Disappointing. This is not the Pratchett or Baxter you wanted.
The problem with creating a science fiction "opportunity" such as the one The Long Earth presents is that you need a space opera to do it justice. When The Long Earth came out with its Pratchett notion of a potato inspired device (quickly forgotten in this latest because it was a tad too ridiculous) that gave rise to an infinite series of Earths for humanity to expand into, it created a vast series of options for the authors to explore. So vast, in fact, they've fallen short with this latest, directionless effort. All it has done, in truth, is show the brilliance of the idea (though rehashed somewhat - see Greg Bear's 'Eon') and the incapacity of the authors to deal with it. The reality is the concept needs Peter F Hamilton to do it justice. The vastness of the new world of Datum East/West requires more words than these authors are prepared to throw at it and this sequel flounders in a mire of nothingness.
Part of the problem is Joshua Valienté's weary inclusion - it's almost as though the character isn't interested; part of the problem is the character of Sally - she's intensely dislikeable; part of the problem is that Lobsang's not in it enough; the whole of the problem is nothing gets the detail it deserves. We've too many threads fighting for four hundred pages of large print space and no one's a winner. As a reader I want to investigate more about the culture of Trolls, of Kobolds, of Beagles; I want a thorough story following Capt. Maggie on her personal starship Enterprise with the Cat; I need Joshua to be kicked in the backside to show some enthusiasm; I want the gifted Roberta and her Chinese expedition to get ten times the airtime. The whole East twenty million voyage is begging for a juicy hook to yank the reader. The disappearance of the Trolls (yet they are too easy to find) is casually handled; the chewing off of Joshua's appendage unexplained; the "war" that is the title is merely an apologetic after-note of vapid inconsequentialness scrawled in the final chapters. I've seen more fight in the Norse Sagas on Valhalla than I saw in this book.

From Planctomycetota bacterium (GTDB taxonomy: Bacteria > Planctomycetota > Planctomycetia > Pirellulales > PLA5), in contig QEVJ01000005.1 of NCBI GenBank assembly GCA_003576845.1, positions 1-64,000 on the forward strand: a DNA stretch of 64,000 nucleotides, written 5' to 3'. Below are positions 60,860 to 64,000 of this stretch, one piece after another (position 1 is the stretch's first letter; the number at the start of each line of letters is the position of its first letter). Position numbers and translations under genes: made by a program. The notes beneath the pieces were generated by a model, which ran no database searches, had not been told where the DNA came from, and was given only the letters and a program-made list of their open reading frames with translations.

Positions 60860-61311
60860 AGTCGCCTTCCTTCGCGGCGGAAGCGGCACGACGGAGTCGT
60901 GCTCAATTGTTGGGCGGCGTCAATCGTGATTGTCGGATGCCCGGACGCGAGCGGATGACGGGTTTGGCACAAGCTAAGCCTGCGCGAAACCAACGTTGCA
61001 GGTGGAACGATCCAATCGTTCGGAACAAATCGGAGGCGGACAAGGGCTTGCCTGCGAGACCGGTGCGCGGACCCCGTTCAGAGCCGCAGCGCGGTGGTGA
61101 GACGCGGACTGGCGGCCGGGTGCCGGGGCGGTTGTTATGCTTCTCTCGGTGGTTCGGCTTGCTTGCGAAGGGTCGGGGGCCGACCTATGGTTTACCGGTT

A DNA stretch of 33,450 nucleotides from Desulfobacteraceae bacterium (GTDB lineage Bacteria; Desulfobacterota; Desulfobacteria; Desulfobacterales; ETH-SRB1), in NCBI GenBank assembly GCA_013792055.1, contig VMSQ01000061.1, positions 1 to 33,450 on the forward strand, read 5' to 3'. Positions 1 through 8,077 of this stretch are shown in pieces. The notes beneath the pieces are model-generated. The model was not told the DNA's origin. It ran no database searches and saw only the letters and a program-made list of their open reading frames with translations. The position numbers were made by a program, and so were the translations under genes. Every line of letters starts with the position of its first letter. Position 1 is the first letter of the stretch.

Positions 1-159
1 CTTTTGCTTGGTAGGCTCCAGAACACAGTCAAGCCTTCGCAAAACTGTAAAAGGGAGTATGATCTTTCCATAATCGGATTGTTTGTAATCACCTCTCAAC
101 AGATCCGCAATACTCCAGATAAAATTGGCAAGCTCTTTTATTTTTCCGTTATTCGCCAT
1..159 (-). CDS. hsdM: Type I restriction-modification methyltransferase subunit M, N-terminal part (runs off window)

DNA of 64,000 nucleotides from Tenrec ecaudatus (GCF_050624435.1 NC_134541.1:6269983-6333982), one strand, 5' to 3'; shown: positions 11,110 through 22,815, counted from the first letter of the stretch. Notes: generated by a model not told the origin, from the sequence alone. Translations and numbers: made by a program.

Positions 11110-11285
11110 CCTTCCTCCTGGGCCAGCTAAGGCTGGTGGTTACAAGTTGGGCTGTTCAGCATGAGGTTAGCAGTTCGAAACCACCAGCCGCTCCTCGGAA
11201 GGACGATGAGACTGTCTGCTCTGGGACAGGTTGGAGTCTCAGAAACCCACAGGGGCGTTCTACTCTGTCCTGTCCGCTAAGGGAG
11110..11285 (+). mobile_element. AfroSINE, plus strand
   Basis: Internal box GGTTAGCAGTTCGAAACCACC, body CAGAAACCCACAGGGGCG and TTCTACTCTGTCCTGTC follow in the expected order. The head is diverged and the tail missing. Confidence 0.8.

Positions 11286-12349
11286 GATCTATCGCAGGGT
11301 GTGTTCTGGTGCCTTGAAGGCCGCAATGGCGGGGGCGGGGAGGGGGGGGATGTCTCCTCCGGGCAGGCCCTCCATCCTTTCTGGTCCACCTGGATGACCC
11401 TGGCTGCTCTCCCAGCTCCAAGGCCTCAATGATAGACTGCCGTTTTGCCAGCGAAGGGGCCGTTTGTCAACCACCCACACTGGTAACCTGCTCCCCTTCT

I was disappointed. The concept of stepping into an alternative reality is handled better by the likes of S. M. Stirling. He devotes a trilogy to just one "step" and you can see why. The creation of four million worlds needs four million pages, in truth. Pratchett and Baxter have created something too big to handle - and this is coming from two of the very best authors out there. I've read nearly everything these two authors have ever produced. They have all the kudos they deserve for they are very, very good at what they do. But... it's possible for even the very best to produce a poor book... and this might just well be a nadir for them. I hope the next is better. In summary... The Long Earth was great; The Long War... disappointing.
There is a fundamental fear when reviewing a book by a famous author, especially if said author is someone you have previously lavished praise upon. Questions are asked: Were you wrong before? Has the author’s talent disappeared? Had it ever existed? It is a tricky proposition, and I feel a certain measure of responsibility to process my thoughts carefully when stepping into this territory. How much influence I have is a matter for debate, but the answer is somewhat immaterial; regardless of how much influence I have or do not have, I need to be careful in how I treat authors.